Neuromyths, Knowledge About The Brain, and Evidence-Based Practices: From Data To Action

Concurrent Session 1
Streamed Session Research

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Brief Abstract

Research reveals a prevalence of believing neuromyths among educators worldwide. This session highlights findings from a 2021-study investigating awareness of neuromyths, general knowledge about the brain, and evidence-based practices within higher education among instructors, instructional designers, and administrators. Come test your knowledge and find out what factors can increase awareness.



Dr. Abby McGuire serves as the Director of Research at the Online Learning Consortium where she supports the OLC’s research efforts and advances the reach and impact of the OLC’s Research Center. Abby collaborates with scholars, practitioners, OLC team members, and external partners to design and implement initiatives and publish research that advances online, blended, and digital teaching and learning. Abby loves creating and sharing ideas to deepen understanding and shift perspectives about teaching and learning. She is a bold, creative thinker and educational leader with professional writing, editing, and consulting expertise, and she is a higher education professional with more than a decade of experience in administrative and faculty roles. Abby holds a Doctor of Education in Educational Leadership and a Master of Arts in English Composition and Communication from Central Michigan University.
Dr. Kristen Betts is a Clinical Professor in the School of Education at Drexel University. Dr. Betts has over 20 years of experience in higher education and serving in key leadership positions within private, public, and for-profit institutions. Dr. Betts teaches in the Mind, Brain & Learning certificate program, the Master’s program in Higher Education Leadership, the Master’s program in Creativity & Innovation, and the Doctoral program in Educational Leadership & Administration. She is also the founding Director of the Education, Learning and Brain Sciences (E-LaBS) Research Collaborative. Additionally, she serves as an Advisory Board Member for the Freddie Reisman Center for Translational Research in Creativity & Motivation. Dr. Betts’ expertise is in online and blended education, curriculum and instructional design, and evaluation. Her research focus is on Mind, Brain, and Education Science, creativity, technology-enhanced learning, Online Human Touch, and professional development. Dr. Betts is a Fulbright Specialist, Middle States Commission on Higher Education peer evaluator, and an instructor with the Online Learning Consortium certificate programs. Dr. Betts is a grant reviewer for the Hong Kong Grants Council and has been a reviewer for 14 journals and publishing companies. Dr. Betts has also been a keynote and invited speaker at conferences and government-supported events in Sweden, South Korea, South Africa, Canada, and across the United States.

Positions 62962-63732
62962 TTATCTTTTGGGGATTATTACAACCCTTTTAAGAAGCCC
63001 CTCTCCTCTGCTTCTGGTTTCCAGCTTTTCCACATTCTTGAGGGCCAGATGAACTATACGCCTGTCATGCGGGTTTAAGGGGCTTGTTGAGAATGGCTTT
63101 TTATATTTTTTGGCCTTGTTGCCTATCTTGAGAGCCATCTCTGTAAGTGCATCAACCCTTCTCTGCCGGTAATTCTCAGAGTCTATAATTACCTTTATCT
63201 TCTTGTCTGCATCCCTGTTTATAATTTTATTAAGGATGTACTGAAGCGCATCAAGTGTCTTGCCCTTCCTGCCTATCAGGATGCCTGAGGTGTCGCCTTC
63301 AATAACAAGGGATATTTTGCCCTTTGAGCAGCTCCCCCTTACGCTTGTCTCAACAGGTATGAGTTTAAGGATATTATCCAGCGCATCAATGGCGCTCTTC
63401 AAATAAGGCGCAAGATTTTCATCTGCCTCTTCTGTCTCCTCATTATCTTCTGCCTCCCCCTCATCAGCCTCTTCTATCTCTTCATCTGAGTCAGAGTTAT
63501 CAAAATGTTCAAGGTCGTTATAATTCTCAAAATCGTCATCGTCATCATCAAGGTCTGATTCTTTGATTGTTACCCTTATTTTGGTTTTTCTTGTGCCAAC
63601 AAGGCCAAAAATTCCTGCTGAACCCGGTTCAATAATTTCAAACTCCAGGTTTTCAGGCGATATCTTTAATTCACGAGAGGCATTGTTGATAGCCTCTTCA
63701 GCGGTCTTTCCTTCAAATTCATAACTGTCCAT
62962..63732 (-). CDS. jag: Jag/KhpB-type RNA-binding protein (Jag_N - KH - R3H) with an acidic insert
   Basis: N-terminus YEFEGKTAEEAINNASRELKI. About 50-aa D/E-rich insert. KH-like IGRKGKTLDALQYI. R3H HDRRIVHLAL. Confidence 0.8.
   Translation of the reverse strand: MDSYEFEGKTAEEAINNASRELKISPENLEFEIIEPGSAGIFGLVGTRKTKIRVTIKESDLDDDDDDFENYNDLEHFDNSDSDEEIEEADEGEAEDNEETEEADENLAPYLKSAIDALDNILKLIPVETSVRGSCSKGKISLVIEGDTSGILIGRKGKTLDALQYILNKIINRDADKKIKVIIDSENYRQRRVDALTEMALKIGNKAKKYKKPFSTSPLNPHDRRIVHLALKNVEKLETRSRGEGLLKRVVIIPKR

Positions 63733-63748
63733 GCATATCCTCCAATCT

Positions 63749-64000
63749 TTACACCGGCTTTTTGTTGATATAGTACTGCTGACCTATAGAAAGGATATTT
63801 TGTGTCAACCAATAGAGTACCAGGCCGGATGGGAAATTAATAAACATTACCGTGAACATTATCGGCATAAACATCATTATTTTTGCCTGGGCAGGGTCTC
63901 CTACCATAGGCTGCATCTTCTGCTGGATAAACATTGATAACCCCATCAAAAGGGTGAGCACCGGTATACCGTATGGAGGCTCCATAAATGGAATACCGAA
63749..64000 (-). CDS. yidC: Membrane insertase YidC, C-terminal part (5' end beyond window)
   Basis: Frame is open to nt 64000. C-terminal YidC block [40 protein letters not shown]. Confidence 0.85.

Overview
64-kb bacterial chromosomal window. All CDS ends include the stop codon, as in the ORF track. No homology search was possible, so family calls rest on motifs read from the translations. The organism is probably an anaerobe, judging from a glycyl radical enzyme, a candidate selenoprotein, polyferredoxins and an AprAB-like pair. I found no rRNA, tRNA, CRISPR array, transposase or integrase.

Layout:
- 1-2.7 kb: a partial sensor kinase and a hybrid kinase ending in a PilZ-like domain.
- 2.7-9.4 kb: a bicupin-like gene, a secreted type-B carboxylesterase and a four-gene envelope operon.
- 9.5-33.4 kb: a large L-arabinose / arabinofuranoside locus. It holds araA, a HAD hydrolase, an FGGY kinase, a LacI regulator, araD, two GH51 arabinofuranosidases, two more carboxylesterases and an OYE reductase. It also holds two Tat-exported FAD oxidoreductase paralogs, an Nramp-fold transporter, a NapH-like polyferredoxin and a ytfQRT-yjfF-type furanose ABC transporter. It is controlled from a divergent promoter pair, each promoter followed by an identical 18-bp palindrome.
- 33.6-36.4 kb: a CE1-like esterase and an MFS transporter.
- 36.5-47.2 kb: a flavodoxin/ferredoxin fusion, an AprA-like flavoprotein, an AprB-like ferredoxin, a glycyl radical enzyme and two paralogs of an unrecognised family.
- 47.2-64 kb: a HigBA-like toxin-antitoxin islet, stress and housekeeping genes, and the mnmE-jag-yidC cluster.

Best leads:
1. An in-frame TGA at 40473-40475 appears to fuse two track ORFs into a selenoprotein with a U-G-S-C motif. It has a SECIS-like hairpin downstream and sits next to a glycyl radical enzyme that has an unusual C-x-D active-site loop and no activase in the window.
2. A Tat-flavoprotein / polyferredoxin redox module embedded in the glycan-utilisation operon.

Dr. Nicole Weber is the Assistant Vice President (AVP) of Learning at the Online Learning Consortium (OLC). In this role she works closely with OLC staff and global partners to advance professional development opportunities, continuous improvement efforts, and research in support of quality digital, blended, and online learning. Before joining OLC, she served as the Director of Learning Technology at the University of Wisconsin-Whitewater where she led online and blended faculty development efforts, technology training for the digital learning ecosystem, and emerging learning technology exploration and evaluation, collaborating across the institution to support student learning and success. Nicole received her PhD in Urban Education specializing in Social Foundations of Education with an emphasis on designing engaging learning environments in 2012.